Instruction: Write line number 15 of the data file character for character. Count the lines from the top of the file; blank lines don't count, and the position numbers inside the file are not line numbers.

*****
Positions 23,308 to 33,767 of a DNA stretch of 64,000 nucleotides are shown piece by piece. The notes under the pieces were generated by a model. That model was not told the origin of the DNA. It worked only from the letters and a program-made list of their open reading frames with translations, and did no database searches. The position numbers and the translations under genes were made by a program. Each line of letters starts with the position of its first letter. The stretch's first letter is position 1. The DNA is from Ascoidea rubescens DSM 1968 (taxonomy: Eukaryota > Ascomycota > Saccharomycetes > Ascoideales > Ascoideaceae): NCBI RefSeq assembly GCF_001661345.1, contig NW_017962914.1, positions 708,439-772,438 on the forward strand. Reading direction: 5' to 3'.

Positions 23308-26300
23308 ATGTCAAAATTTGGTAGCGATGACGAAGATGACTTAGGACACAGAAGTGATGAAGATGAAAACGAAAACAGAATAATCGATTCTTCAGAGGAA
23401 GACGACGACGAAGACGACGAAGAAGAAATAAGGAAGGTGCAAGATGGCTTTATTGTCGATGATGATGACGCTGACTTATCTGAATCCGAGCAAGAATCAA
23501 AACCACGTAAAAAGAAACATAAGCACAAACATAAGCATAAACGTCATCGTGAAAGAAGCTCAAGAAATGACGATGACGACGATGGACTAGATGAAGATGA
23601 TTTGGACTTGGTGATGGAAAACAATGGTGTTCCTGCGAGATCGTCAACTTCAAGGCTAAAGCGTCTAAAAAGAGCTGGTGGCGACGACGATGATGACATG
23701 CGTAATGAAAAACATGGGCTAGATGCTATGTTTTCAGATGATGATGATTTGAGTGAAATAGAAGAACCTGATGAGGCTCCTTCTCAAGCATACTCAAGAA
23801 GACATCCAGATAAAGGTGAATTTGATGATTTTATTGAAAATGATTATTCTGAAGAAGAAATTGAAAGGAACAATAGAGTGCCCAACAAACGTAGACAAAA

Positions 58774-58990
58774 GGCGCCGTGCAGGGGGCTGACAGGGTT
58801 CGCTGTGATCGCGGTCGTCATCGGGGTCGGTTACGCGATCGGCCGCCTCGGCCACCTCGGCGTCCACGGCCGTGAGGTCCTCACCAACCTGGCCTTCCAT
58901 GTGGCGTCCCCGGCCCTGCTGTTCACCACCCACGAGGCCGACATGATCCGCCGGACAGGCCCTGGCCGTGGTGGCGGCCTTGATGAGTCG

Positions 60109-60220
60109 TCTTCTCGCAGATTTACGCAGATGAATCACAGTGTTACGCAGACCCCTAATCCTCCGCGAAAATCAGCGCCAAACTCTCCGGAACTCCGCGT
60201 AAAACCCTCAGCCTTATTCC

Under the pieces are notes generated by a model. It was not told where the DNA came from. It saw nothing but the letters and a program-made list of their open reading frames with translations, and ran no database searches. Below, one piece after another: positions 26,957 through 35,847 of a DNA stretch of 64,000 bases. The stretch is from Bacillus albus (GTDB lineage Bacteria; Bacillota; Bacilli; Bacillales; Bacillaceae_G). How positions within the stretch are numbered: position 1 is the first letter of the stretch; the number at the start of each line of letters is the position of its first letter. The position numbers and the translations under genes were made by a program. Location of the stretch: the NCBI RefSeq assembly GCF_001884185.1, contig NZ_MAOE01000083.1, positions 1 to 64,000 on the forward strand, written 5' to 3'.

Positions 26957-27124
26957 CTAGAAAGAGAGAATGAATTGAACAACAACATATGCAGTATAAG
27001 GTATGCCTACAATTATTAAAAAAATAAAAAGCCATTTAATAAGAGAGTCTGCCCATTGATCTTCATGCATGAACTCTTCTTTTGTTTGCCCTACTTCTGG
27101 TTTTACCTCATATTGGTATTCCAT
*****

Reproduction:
60201 AAAACCCTCAGCCTTATTCC